Relative to sports blogs, creating offseason plans for the teams that are the subject of the content on that blog is the functional equivalent to skinny jeans and clothes with birds and shit on them. I don’t know why we all do it, but we do it.*
*Actually, I do know why we all do it. Because Dave Cameron does it.
Let the record show, I don’t wear skinny jeans or clothes with birds on them.
It’s an easy way to highlight some players who are perhaps undervalued, some weaknesses that teams have, and some surplus parts that they may be able to find greater value in by trading them away.
In this case, the Mariners are a bad team. They’ve been in a rebuilding state for the past half-decade.
Don’t you fucking say they’ve been rebuilding for 10 years. Being bad doesn’t mean rebuilding. Being bad and spending a ton of money on bringing in veterans, and trading prospects away for bullshit – that being what Bill Bavasi did, and Pat Gillick before him – isn’t rebuilding. The team hasn’t been really good for more than 10 years, and hasn’t been even kind of good since 2009. Some of the players the team has drafted during that time are starting to trickle onto the 25 man roster, and a plan is coming into place. Now, to some extent, it is time to figure out how good that plan was.
Some people will point to Danny Hultzen and Dustin Ackley, both being disappointing to some degree, as evidence that this front office can’t scout talent. Those people don’t understand how amateur talent acquisition works, and how low the success rate of minor leaguers is. Those guys should have been good. Dustin Ackley was the sure pick at No. 2. Hultzen was risky, but polished. But they haven’t been good because sometimes players aren’t good.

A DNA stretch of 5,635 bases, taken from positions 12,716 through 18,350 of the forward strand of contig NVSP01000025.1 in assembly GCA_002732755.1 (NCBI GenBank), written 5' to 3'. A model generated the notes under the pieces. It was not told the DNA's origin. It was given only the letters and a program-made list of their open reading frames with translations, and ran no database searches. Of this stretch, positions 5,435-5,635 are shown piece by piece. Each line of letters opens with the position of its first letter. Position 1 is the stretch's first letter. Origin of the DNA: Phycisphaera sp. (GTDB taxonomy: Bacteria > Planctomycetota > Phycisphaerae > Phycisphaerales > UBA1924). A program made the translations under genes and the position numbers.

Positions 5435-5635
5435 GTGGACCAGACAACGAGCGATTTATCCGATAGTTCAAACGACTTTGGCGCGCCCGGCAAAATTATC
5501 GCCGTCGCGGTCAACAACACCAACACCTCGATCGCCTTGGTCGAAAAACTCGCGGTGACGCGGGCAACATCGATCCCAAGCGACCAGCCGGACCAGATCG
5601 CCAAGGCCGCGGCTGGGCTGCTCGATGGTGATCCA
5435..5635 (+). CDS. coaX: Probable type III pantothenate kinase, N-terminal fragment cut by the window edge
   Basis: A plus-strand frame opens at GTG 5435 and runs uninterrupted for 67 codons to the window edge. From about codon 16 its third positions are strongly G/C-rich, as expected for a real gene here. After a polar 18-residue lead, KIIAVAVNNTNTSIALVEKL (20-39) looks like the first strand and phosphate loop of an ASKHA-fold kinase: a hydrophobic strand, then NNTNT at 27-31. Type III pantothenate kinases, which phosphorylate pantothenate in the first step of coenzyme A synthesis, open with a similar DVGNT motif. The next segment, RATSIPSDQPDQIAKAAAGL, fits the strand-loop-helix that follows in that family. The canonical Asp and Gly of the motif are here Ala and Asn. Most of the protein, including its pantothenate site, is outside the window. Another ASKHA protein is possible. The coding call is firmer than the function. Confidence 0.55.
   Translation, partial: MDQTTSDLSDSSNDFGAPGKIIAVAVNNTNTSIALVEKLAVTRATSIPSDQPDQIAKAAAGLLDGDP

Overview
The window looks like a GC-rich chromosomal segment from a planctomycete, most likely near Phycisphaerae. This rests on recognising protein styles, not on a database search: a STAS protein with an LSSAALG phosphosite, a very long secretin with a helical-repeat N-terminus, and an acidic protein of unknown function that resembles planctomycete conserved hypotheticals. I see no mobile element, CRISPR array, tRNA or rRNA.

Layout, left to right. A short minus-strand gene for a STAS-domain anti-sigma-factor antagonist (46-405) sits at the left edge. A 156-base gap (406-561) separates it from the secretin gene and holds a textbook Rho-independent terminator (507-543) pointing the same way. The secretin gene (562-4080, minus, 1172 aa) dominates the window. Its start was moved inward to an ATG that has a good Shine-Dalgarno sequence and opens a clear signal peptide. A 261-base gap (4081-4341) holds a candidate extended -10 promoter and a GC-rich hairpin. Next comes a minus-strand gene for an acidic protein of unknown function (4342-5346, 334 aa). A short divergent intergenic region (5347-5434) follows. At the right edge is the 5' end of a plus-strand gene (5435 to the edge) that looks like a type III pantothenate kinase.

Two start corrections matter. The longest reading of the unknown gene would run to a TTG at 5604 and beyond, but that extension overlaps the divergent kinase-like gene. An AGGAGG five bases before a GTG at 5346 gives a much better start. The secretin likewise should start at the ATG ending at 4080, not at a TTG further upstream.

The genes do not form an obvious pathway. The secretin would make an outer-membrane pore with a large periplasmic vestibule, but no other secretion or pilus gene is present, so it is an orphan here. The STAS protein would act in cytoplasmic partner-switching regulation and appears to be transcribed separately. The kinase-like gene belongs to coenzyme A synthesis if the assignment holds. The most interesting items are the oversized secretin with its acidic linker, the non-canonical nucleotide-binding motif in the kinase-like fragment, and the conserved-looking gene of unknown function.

That said, while this front office’s draft classes and international signings have created depth in the farm system, it has lacked in creation of breadth.
This farm system doesn’t have a center fielder that is close to being a big leaguer, let along a quality starter. For that matter, most of their outfield investments are tied up in young international guys that are struggling, with Stefen Romero as the team’s mostly likely shot to see the big league roster for significant time in 2014. Romero is a converted infielder, and while reports on his defense are a mixed bag, even the most optimistic reports have his ceiling at something below a defensive savant. Because of that, in order to be average or better, Romero’s bat will have to be pretty good. Romero’s bat was fine in Tacoma last year, but hardly the world-beating stick that he was packing in Adelanto.
Earlier this offseason I identified what I think are this team’s top needs, and the positions that I think they need to fill before the end of the offseason.
The needs were as follows: Outfielders that can hit and field, at least one more starting pitcher, and quality hitters.
The positions were as follows: backup catcher, two infielders, three outfielders, at least one starting pitcher, and a bunch of relievers.